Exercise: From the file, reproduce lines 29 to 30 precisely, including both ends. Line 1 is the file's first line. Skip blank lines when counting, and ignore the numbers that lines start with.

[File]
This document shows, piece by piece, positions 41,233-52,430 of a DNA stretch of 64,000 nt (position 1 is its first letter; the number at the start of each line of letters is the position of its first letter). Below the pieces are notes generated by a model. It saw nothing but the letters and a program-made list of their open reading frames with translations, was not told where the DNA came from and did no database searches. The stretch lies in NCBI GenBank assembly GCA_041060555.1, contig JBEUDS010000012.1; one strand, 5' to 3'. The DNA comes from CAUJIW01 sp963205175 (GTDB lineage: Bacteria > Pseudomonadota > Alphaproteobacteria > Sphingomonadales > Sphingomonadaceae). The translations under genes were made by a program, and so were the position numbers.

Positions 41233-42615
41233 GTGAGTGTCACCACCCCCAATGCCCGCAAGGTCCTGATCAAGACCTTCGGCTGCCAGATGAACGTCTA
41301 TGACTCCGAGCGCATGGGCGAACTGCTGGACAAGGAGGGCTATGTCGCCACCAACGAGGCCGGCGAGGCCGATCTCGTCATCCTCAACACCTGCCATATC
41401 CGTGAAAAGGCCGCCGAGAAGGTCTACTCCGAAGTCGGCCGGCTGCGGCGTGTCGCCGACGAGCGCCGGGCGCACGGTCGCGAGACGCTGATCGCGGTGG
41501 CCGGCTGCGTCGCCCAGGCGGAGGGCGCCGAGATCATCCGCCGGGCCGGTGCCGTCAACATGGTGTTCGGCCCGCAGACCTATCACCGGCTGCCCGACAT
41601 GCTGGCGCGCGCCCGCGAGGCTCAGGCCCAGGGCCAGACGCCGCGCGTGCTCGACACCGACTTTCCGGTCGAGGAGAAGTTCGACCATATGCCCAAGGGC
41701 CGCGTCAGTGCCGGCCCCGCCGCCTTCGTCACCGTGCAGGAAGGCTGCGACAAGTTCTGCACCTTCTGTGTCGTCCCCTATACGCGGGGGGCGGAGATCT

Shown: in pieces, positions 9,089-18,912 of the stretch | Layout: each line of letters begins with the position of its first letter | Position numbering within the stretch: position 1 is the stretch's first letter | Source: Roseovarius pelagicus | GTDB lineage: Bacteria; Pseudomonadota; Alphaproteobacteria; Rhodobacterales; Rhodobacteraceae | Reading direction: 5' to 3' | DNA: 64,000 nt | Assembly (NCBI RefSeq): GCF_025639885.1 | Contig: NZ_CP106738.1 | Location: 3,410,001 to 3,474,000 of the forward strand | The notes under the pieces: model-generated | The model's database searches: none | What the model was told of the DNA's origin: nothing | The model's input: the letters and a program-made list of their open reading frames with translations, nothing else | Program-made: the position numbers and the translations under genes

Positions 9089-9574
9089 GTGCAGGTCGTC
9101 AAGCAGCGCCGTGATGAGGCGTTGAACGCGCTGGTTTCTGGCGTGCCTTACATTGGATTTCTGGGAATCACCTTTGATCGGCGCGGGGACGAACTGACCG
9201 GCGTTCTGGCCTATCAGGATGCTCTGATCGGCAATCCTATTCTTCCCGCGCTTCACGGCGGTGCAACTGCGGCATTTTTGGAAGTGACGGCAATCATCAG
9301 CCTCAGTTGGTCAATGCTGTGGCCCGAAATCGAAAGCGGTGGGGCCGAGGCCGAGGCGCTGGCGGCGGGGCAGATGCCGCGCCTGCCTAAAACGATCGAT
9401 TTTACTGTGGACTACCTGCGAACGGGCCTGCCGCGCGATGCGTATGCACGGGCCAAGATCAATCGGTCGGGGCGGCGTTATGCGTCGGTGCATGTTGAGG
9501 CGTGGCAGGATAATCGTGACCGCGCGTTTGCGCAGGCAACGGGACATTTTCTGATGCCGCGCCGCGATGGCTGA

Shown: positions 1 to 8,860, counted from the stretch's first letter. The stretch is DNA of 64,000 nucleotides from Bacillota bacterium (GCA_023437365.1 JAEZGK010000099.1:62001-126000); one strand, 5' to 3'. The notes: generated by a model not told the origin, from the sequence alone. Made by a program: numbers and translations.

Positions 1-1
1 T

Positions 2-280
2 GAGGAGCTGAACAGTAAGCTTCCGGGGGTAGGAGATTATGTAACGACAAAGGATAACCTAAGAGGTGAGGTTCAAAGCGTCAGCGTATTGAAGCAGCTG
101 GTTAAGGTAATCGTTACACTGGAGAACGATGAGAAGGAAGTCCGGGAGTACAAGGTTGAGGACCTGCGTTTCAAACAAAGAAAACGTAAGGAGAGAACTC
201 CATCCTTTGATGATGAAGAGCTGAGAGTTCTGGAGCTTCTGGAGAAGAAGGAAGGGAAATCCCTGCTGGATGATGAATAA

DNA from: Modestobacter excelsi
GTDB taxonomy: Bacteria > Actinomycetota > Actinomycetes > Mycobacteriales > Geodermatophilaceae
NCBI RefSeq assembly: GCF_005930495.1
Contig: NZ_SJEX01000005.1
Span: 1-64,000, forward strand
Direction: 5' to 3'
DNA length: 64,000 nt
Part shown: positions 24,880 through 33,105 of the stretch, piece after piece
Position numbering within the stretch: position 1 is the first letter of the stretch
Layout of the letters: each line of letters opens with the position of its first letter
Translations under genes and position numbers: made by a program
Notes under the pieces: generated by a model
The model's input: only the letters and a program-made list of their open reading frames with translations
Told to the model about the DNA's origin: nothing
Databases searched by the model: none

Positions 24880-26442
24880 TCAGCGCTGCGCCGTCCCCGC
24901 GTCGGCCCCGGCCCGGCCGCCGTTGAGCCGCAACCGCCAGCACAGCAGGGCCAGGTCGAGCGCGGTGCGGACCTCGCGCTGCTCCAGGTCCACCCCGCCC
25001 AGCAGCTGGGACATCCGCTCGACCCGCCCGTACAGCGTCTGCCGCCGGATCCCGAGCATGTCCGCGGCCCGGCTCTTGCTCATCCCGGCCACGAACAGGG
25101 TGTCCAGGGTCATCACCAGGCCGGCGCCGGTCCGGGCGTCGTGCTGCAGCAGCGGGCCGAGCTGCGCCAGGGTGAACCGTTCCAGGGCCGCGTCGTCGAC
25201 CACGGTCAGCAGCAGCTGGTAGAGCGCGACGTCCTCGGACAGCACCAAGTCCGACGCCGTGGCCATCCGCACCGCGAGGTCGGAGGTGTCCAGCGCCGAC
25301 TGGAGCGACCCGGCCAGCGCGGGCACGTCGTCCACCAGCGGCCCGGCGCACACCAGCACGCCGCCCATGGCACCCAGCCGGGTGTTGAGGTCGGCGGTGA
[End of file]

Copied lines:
Direction: 5' to 3'
DNA length: 64,000 nt